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App is leaking memory (eventual crash/hang)


In this scenario, the endpoint will slowly start leaking memory (amount specified by {kb}) and eventually will result in an out of memory exception. In order to diagnose this scenario, we need several key pieces of diagnostics data.

Memory counters

Before we dig into collecting diagnostics data to help us root cause this scenario, we need to convince ourselves that what we are actually seeing is a memory leak (memory growth). On Windows we could use the myriad of .NET performance counters, but what about on Linux? It turns out .net core has been instrumented to expose metrics from the runtime and we can use the dotnet-counters tool to get at this information (please see 'Installing the diagnostics tools' section).

Next, lets run the webapi (dotnet run) and before hitting the above URL that will cause the leak, lets check our managed memory counters:

dotnet-counters monitor --refresh-interval 1 -p 4807

4807 is the process identifier which can be found using dotnet-trace list-processes. The refresh-interval is the number of seconds before refreshes.

The output should be similar to the below:

alt text

Here we can see that right after startup, the managed heap memory is 4MB.

Now, let's hit the URL (http://localhost:5000/api/diagscenario/memleak/200000)

Re-run the dotnet-counters command. We should see an increase in memory usage as shown below:

alt text

Memory has now grown to around 265MB.

Note that this shows all the counters. If you want to specify individual counters please use the System.Private[counter1, counter2,...] syntax. For example, to display just the gc-heap-counter, use:

dotnet-counters monitor System.Runtime[gc-heap-size] --refresh-interval 1 -p 4923

At this point, we can safely say that memory is leaking (or at the very least is growing and doesn't seem to come back down once request is finished). The next step is now to run a collection tool that can help us collect the right data for memory analysis.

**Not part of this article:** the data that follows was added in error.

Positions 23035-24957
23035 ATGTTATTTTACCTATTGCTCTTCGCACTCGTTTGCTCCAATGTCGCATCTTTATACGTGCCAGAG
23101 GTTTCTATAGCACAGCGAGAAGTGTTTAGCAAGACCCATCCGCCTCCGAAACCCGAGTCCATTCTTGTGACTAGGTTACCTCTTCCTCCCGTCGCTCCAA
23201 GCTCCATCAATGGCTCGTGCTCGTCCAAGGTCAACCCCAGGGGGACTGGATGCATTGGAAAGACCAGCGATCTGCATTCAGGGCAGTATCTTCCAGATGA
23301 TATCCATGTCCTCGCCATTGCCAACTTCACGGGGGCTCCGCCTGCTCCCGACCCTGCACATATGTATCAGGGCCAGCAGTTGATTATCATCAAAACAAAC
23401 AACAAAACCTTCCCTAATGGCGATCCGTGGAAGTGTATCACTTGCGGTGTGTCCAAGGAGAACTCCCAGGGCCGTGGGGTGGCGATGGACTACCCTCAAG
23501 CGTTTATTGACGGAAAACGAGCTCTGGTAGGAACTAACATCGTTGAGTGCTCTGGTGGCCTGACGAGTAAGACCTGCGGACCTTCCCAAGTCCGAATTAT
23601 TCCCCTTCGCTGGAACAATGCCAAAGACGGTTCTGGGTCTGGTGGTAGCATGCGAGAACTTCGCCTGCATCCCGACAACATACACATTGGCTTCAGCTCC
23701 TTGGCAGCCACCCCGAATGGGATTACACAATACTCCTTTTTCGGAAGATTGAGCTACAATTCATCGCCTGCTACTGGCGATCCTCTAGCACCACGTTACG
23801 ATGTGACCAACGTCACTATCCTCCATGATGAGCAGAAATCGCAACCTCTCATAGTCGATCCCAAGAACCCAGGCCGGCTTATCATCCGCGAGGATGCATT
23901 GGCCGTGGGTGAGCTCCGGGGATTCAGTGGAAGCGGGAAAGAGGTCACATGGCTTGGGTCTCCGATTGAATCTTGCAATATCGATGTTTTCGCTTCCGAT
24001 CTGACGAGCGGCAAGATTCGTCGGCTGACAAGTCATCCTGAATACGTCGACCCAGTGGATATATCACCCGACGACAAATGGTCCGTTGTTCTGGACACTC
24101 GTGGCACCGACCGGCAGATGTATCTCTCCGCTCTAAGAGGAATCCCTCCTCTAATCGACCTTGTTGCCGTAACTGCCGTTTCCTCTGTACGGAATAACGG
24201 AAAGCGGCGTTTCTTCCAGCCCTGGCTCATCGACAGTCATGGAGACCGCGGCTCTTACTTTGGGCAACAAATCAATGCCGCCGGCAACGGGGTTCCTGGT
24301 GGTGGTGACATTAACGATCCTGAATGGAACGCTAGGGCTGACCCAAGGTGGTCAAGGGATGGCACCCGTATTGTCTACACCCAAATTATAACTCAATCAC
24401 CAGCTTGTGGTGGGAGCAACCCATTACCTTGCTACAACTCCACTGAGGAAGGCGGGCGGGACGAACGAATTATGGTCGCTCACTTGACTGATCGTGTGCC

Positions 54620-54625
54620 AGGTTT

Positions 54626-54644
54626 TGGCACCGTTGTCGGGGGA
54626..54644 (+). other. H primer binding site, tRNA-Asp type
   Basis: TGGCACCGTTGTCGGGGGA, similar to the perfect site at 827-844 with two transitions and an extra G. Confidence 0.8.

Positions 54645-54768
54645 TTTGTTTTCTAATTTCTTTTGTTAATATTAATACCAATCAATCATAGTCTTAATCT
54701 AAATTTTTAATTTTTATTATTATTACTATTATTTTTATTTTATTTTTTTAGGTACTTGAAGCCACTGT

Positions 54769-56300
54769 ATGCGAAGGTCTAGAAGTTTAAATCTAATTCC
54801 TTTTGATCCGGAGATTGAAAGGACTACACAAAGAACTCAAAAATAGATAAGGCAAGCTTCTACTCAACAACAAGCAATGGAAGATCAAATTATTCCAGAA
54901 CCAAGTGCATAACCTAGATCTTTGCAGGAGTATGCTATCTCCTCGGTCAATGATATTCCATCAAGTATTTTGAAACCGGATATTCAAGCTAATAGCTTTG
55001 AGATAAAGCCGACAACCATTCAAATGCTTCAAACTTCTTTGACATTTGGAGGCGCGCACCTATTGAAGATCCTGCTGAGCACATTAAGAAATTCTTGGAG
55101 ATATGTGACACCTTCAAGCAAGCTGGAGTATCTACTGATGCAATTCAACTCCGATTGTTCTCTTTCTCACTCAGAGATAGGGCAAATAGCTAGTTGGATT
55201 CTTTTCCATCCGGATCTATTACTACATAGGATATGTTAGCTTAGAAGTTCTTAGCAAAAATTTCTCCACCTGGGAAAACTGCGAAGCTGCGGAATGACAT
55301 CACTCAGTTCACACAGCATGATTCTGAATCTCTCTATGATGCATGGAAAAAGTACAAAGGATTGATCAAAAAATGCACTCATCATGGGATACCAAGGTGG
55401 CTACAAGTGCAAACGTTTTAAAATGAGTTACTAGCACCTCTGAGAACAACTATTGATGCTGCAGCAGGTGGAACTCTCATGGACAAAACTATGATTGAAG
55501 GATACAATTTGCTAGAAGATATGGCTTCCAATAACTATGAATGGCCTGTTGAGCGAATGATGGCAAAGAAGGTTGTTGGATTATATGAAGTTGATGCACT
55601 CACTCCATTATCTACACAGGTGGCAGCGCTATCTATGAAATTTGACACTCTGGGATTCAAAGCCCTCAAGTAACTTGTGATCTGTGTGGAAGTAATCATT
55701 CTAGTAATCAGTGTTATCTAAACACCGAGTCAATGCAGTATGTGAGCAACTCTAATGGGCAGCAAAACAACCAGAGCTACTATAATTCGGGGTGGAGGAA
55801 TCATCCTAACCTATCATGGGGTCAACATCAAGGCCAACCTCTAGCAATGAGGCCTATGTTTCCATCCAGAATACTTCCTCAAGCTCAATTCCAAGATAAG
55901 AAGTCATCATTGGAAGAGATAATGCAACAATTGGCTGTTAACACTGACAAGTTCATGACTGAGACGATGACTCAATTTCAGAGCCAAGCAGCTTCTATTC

Core dump generation

Most commonly when analyzing possible memory leaks, we need access to as much of the apps memory as possible. We can then analyze the memory contents and relationships between objects to create theories on why memory is not being freed. A very common diagnostics data source is a memory dump (Win) and the equivalent core dump (on Linux). In order to generate a core dump of a .net core application, we can use the dotnet-dump tool (please see 'Installing the diagnostics tools' section). Using the previous webapi run, run the following command to generate a core dump:

sudo ./dotnet-dump collect -p 4807

4807 is the process identifier which can be found using dotnet-trace list-processes. The result is a core dump located in the same folder. Please note that to generate core dumps, dotnet-dump requires sudo.

Analyzing the core dump

Now that we have a core dump generated, what options do we have to analyze the core dump? On Windows, we would typically use a combination of WinDBG and SOS and the same strategy applies to Linux (albeit with a different tool set). On Linux, there are a couple of different options with some caveats:

  • LLDB/SOS. LLDB is the Linux debugger that must be used when debugging using SOS.
  • dotnet-dump analyze <dump_path> provides an SOS REPL experience on the specified core file.

In both cases, you have to be careful to roughly match the environment up with the production server. For example, if I am running .net core preview 5 on Ubuntu 16.04 the core dump must be analyzed on the same architecture and environment.

For the LLDB/SOS experience, please see -

To use the dotnet-dump tool to analyze the dump please run:

dotnet-dump analyze core_20190430_185145

(where core_20190430_185145 is the name of the core dump you want to analyze)

Note: If you see an error complaining that cannot be found, you may have to install the libc6-dev package.

You will be presented with a prompt where you can enter SOS commands. Commonly, the first thing we want to look at is the overall state of the managed heap by running:

dumpheap -stat

The (partial) output can be seen below:

alt text

Here we can see that we have quite a few strings laying around (as well as instances of Customer and Customer[]). We can now use the gcroot command on one of the string instances to see how/why the object is rooted:

alt text

The string instance appears to be rooted from top level Processor object which in turn references a cache. We can continue dumping out objects to see how much the cache is holding on to:

alt text

From here we can now try and back-track (from code) why the cache seems to be growing in an unbound fashion.

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